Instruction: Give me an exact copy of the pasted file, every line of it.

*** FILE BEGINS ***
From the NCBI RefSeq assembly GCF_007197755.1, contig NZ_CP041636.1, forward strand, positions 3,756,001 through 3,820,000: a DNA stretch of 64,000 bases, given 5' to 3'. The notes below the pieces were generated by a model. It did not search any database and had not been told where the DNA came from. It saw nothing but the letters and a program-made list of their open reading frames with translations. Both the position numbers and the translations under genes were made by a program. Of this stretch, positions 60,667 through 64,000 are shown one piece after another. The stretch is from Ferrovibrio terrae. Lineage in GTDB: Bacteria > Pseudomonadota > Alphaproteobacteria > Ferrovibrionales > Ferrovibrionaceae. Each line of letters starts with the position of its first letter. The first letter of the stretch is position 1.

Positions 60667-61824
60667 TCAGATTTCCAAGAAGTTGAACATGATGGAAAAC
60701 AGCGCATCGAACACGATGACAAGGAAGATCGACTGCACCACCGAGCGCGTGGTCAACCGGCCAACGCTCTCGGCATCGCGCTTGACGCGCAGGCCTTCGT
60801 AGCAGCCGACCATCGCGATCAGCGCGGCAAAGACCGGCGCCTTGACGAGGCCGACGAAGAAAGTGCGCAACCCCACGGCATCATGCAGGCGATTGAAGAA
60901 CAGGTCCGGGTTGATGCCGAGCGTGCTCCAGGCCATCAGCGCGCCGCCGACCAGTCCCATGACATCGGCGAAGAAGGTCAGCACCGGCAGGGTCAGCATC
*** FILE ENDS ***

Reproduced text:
From the NCBI RefSeq assembly GCF_007197755.1, contig NZ_CP041636.1, forward strand, positions 3,756,001 through 3,820,000: a DNA stretch of 64,000 bases, given 5' to 3'. The notes below the pieces were generated by a model. It did not search any database and had not been told where the DNA came from. It saw nothing but the letters and a program-made list of their open reading frames with translations. Both the position numbers and the translations under genes were made by a program. Of this stretch, positions 60,667 through 64,000 are shown one piece after another. The stretch is from Ferrovibrio terrae. Lineage in GTDB: Bacteria > Pseudomonadota > Alphaproteobacteria > Ferrovibrionales > Ferrovibrionaceae. Each line of letters starts with the position of its first letter. The first letter of the stretch is position 1.

Positions 60667-61824
60667 TCAGATTTCCAAGAAGTTGAACATGATGGAAAAC
60701 AGCGCATCGAACACGATGACAAGGAAGATCGACTGCACCACCGAGCGCGTGGTCAACCGGCCAACGCTCTCGGCATCGCGCTTGACGCGCAGGCCTTCGT
60801 AGCAGCCGACCATCGCGATCAGCGCGGCAAAGACCGGCGCCTTGACGAGGCCGACGAAGAAAGTGCGCAACCCCACGGCATCATGCAGGCGATTGAAGAA
60901 CAGGTCCGGGTTGATGCCGAGCGTGCTCCAGGCCATCAGCGCGCCGCCGACCAGTCCCATGACATCGGCGAAGAAGGTCAGCACCGGCAGGGTCAGCATC